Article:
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June 18, 1943     Arkansas Catholic
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June 18, 1943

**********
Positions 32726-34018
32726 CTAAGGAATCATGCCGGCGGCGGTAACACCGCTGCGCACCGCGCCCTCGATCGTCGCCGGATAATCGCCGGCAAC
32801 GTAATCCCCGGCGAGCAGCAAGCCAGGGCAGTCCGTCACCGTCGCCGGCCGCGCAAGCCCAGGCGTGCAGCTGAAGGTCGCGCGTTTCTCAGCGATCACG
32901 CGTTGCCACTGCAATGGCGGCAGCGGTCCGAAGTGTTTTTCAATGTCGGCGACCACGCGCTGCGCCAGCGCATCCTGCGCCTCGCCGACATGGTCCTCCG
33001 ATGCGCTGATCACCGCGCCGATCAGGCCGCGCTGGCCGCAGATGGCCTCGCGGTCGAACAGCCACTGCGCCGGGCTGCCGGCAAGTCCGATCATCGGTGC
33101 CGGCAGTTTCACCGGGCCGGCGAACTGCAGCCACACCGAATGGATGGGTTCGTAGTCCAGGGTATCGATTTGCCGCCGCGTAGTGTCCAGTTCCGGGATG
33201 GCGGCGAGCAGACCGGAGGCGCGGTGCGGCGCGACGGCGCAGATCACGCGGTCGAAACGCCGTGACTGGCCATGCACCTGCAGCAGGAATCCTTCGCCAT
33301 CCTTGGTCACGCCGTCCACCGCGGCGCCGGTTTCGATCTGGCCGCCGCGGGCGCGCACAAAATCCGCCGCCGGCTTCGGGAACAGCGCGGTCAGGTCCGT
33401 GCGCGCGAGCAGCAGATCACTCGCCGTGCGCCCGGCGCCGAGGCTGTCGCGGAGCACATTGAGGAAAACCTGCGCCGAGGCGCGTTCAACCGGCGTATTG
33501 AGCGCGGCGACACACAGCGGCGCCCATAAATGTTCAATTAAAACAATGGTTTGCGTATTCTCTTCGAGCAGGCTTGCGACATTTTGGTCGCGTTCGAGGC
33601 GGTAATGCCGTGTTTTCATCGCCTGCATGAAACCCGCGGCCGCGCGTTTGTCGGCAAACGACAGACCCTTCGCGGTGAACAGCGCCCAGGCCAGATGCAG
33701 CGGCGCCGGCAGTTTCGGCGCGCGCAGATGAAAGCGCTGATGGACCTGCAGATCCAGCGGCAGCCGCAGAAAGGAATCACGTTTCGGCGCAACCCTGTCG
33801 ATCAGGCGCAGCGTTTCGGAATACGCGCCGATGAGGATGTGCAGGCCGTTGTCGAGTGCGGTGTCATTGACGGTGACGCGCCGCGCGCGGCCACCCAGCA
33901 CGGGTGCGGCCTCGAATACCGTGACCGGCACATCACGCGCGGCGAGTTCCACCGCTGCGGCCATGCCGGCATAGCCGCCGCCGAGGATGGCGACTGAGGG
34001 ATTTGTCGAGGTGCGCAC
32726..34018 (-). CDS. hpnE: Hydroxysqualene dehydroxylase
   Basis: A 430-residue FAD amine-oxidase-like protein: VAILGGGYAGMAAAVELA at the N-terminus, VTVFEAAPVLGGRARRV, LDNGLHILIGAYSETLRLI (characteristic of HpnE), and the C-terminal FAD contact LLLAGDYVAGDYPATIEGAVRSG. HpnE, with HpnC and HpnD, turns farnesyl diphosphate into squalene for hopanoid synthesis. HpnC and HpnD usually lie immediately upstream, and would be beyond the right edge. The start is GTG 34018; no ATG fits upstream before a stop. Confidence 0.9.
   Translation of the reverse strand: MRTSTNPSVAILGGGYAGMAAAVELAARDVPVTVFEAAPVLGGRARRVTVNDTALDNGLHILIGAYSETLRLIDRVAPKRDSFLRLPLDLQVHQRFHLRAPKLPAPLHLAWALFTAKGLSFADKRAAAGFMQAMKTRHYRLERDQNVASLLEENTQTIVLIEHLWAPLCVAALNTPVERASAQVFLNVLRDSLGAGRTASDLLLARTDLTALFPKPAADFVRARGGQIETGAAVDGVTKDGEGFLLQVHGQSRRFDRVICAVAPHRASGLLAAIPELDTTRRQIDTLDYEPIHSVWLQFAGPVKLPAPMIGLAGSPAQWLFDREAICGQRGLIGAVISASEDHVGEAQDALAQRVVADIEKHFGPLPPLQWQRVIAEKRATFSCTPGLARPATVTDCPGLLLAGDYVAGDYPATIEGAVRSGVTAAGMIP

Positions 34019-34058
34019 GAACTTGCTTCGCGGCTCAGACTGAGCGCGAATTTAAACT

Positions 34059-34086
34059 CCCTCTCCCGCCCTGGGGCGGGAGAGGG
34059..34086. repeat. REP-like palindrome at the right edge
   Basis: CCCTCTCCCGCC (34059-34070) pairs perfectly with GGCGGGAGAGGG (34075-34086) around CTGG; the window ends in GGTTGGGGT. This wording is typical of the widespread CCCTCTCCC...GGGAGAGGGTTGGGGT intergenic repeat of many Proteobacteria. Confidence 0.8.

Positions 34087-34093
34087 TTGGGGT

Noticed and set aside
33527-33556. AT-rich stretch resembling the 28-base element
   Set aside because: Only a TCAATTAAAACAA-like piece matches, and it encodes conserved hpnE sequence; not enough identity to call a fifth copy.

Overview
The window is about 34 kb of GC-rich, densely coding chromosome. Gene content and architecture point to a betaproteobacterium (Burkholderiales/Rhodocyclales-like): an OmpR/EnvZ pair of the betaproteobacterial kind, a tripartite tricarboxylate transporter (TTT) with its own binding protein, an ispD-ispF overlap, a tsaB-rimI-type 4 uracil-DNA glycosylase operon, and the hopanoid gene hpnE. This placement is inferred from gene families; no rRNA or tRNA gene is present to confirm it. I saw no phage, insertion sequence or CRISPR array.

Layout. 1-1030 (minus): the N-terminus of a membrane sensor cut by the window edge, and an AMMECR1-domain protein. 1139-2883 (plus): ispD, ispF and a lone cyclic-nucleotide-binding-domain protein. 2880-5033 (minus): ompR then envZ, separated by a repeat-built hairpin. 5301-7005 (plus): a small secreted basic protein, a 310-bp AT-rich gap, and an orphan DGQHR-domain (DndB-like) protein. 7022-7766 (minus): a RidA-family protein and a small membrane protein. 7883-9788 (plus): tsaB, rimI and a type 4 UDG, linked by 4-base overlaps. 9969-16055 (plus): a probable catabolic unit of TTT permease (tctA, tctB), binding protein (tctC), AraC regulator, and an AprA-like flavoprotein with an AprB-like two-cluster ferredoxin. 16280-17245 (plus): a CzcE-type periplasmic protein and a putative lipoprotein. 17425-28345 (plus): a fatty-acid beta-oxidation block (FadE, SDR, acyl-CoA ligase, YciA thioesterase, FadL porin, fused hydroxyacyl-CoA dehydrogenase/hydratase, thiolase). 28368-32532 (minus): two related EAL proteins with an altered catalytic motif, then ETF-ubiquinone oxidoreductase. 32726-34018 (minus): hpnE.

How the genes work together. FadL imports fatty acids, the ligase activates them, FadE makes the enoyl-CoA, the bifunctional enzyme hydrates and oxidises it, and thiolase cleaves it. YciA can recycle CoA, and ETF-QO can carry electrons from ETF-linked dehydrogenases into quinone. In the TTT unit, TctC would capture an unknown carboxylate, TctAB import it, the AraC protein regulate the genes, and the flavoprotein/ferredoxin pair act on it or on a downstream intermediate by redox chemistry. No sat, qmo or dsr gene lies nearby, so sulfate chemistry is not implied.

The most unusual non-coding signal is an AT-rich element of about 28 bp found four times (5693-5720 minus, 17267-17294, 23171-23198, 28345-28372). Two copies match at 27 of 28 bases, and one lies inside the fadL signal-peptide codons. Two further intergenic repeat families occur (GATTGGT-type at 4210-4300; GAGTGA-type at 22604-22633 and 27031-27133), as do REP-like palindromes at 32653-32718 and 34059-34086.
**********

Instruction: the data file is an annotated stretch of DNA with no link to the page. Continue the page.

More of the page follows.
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PAGE EIGHT THE GUARDIAN, JUNE 18, 1943 'Dissolution' of Comintern Arouses Speculation in Press Bogota, Columbia. (K:)--Regard- less of what may have been the real reason for the dissolution of the Comintern, El Pueblo, Catho- lic daily of Medellin, still views International Communism as "one of the phases of the tremendous problem that humanity exper- iences today" and does not relax its "reflections on the danger en- tailed by the activity of Com- munism in this stage of general afflictions." "From the political viewpoint," the editorial says, "the Dictator Stalin has shown his capacity for adjustment to all circumstances. The readiness with which he gives way on certain points when through such flexibility, he hopes to obtain better benefits, cor- responds exactly to the modern orientation of a Communism which does not care about the methods, nor hesitates before any consideration, no matter how il- logical it may seem, in order to attain its veiled purposes. This same kind of opportunism led to the pact with Germany before the present war; to pacts in force with Japan even now, to the limitation of certain campaigns in all countries, or to seeking tacti- cal alliances with political cur- rents in specific instances." The cry of "Proletarian of all countries, unite!" directed against the "Capitalistic organization, op- pressor of contemporaneous so- ciety," El Pueblo says, gives way to a "knockout blow for the ar- rogance of Hitlerians and Fas- cists," but this does not neces- sarily signify that "from this day on "Communism has renounced its disuniting propositions so as to enter into a beneficial collabora- tion." "As long as the Commun- ist idea persists," the editorial concludes, "it will be the duty of Christians and democrats to fight it without truce and for the welfare of he world, just as they are now fighting Hitlerian total- itarianism. Both are forms of tyranny and methods of iniquity." Some weeks ago, El Pueblo car- ried an editorial on "The Total- itarians and Religion" in which it commented extensively on the document refuting the book in which the Musovite Patriarchy allegedly told "The Truth about Religion in Russia." The editor- ial was based on the text of this document released by _.Notieias Catholieas, the Spanish-language service of the N.C.W.C. News Ser- vice. It emphasized the fact that ments which we have begun pub-] lishing about the utilization of the[ Russian Orthodox Church both by the Soviets and the Nazis." "Berlin and Moscow, monstrous heads of totalitarianism and seats of tyranny," the editorial said "are utilizing the weakness of the schismatic Orthodox Church to so-called 'metropolitans' of the coerce them into signing docu- ments in which the preoccupa- tion of one or the other power for the religious future of their peo- ples is exalted; and they are try- mg to win a reputation for tol- erance in the world of believers who know that, under the dic- tatorship of leders, whatever their respective slogan may be, religious belief is the first thing attacked and outraged because it stands as an obstacle to the easy doinati0n of men." After cit- ing what has happened to the church in both Germany and Rus- sia, the editorial concludes: "There is no difference in total- itarian procedures when attack- ing religion. They know that the invisible bond uniting man with God, the spiritual structure which groups and makes all men broth- ers, conscious of both their tem- poral and eternal destiny, is the strongest barrier against all abuses and the one upon which the ar- rogances of false prophets and their decrepit idols crash." Guatemala. -- Verbum, Guate- mala's Catholic weekly recently compared the "sacred muteness" of the Vatican with "resolution on the truth about religion in Rus- sia." "Not much time has passed," the editorial said, "since we were re- cording Soviet boasts about ir- religion and atheism. Today, they lay themselves open to suspicion when they try to make us believe that there was nothing to that, that the religious situation in Russian lands has nothing to hide." The editorial, after comment- ing upon Nazi propaganda at- tempting to charge stories about religious persecution in Germany to "enemy propaganda," and also the new friendliness towards re- ligion professed by former anti- clericals in other lands, said: "Even the democracies today are positively inclined towards good relations with Catholicism and in the most'definite ways are dis- playing a friendship which has not seemed to have preoccupied them in times past." Those of us who were born with the gift of Faith, who have known Cilrist since our infance, who real- ize that we can bring Him into our hearts at any time by a simple prayer, or by a devout wish, are much more culpable for not cor- responding with the grace of His presence than are those who lived when He walked this earth, and who knew Him not. He contin- ues to come into His own and His own continue to receive Him not. LAY'S CAFE The Home of Good Food Ninth and High Phone 2-9944 if ii I iii I i BILL SCHMIDT AUTO-PARTS & TIRE CO. PARTS FOR ALL CARS Vulcanizing - Retreading 308-10 Towson Ave, Dial 4147 Fort Smith, Ark I I Banking Service That's Complete.. You'll find every modern banking service waiting for you at Worthen's . . and you'll like the friend- ly atmosphere of our organization. Visit us soon, W. B. WORTHEN CO. BANKERS "SINCE 1877" MAIN AT FOURTH Member F.D.I.C. You'll like EXPAND CATHOLIC SOCIAL WORK Among Catholic leaders meeting in Washington, to formulate plans for a great advance in Catholic social work for women were Mon- signor Michael J. Ready (center), General Secretary of the National Catholic Welfare Conference and president of the Board of TrUstees, National Catholic School of Social Service; Mrs. John F. Victory (left), of Washington, member of the Board of Trustees, and Mrs. Robert A. Angelo, of York, Pa., president of the National Council of Catholic Women. The plans, which include a campaign for 1,000,000 twenty-five cent war stamps for the school, call for the expansion of the student body of the N. C. S. S. S., important Catholic graduate social work school in the nation's capital, sponsored by the National "QUI VIVE?" (Continued from page 1) sometimes refer to the Catholic Church as a foreign institution because it is not indigenous to any country, but is equally at home in all. In fact it is the least foreign of any institution in the world. It is because the Holy Father has spiritual children in every nation under the sun that he has con- [tacts with them all. Even nations, where Catholics are very few, have representatives at the Vati- can. The student to history is familiar with the importance of the papacy in world affairs of the past. The Vicar of Christ was al- ways acknowledged as an import- ant world figure. The pagan world of today looks to Plus XII for guidance Just as Attila look- ed to Leo the Great. The kingdom over which the Pope rules is the Kingdom of Christ. It is not of this world. His authority is from God and the fact that he speaks as one who has the authority of God seems to impress even those who axe not of his faith. He has no armies, but the majesty of his divine authority is impressive. Other rulers rise and fall, but the Vicar of Christ will reign until the end of the world. The average American is get- ting tired of reading about striking coal miners and tlze "off again, on again" policy of their chief, bers of the War Labor Board and of the President's vacillating po- licy. They claim that the Presi- dent has no man power statute by means of which he can order men in industry back to work. They say that threats of coercion by the Chief Executive are not the methods of democracy. All this is so much palaver. There is no doubt about what the President can do and if he has not the Dower he can easily acquire it. The point is tlmt this s not the time for any man or group of men to test the President's power, or that of the Congress. As a nation, we are engaged in a struggle for the survival of all that we hold dear. What will it profit any group, if it succeeds in winning all its points, only to fall into the hands of the Axis powers. The members of all the unions should appreciate the privilege that is theirs. They llve in a free country. Even the dis- gruntled parties in European na- tions unite to fight a common foe. Shall free Americans do less? At the present time every loyal citi- zen is doing his part to win the war. Many axe in the service, others are in war work, and oth- ers are on farms. All are united in a common purpose. Besides this, all are lending their money to their government, because they have the utmost confidence in this government of the people, bv the people and for the people. When the President tells any group of Council of Catholic Women. Rent Newsphoto. (N.C.W.C.) Catholic Union Leader Dies Catholic publishers Burns and Washington. (E)  Andrew J. Oates. It is stated that when Fallon, former president of the Archbishop Spellman was here International Plate Printers, Dye he offered 5,000 copies to the late Cardinal Hensley. The first con- Stampers and -Engravers Union, signment has arrived. A. F. of L., and foreman of the Bureau of Engraving and Printing plate printing section, has died here. Mr. Fallon, who was 67, was a member of the Holy Name Society of St. Gabriel's Church, where Requiem Mass will be said for the repose of his soul. Burial will be in Mount Olivet Cemetery. Book By Archbishop Spellman Distributed In England London. ()--Arehbishop Spell- man's book "The Road to Victory" is to be distributed here by the Congratu]atlbns i John L. Lewis. Some columnists workers to go back to work and spend a lot of time and words that they will be justly paid, they trying to justify the tactics of the have no more right to strike than mine workers' leader. They dwell has the soldier on the battle field. upon certain technical points that The sentiment of the majority of have been won by Lewis in the people in this country is over- battle for wage contracts. They whelmingly against strikes in in- speak of the stupidity of the mem- dustry during war. The will of to BISHOP MORRIS REPHAN'S DEPT. STORES Little Rock North Little Rock Paris Camden Conway Morrilton our service! "Safety is Always the First Consideration... Nothing / * WORTH OF WEAVES A UNIFORM! Secular Paper Editorial Att Birth Control Yonkers. (C) -- An the Herald Statesman, newspaper of this city, ing the "No Children rule of apartments and homes for lease, concluded denunciation on birth The editorial pointed the widow and tiny son, of Capt. Colin Kelly, II air hero, were barred apartments and small Los Angeles by the "No Allowed" rule when there after obtaining The Kellys at length ers when a relief worker, ferre.d to another city, them to take her small The editorial states that ple which deliberately, economic selfishness cal softness, depresses birthrate can not long. remain a vigorous and c people." Attacking the "] dren Allowed" rule control, the editorial said: "All arguments to the notwithstanding, God any man and woman to live all their days in room apartment, affection on a dog or a I spending their money on cylinder, but single:seat lile_.: the people will prevail John L. Lewis has I short day and is Mrs. C. R. Henry C.R. Member Top Club Member Top HENRY & HENRY MRS. MATTIE E. 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Our service to regular customers continues uninte'-'ted, and don't forget that the care- ful business management which has met all wartime needs also has brought constantly- lower rates to you.., until you now get about twice as much electricity lot your money as you did a dozen years ago. -" AR00NSA,! P!W00 & LIGHT CO. O KANSAS m, .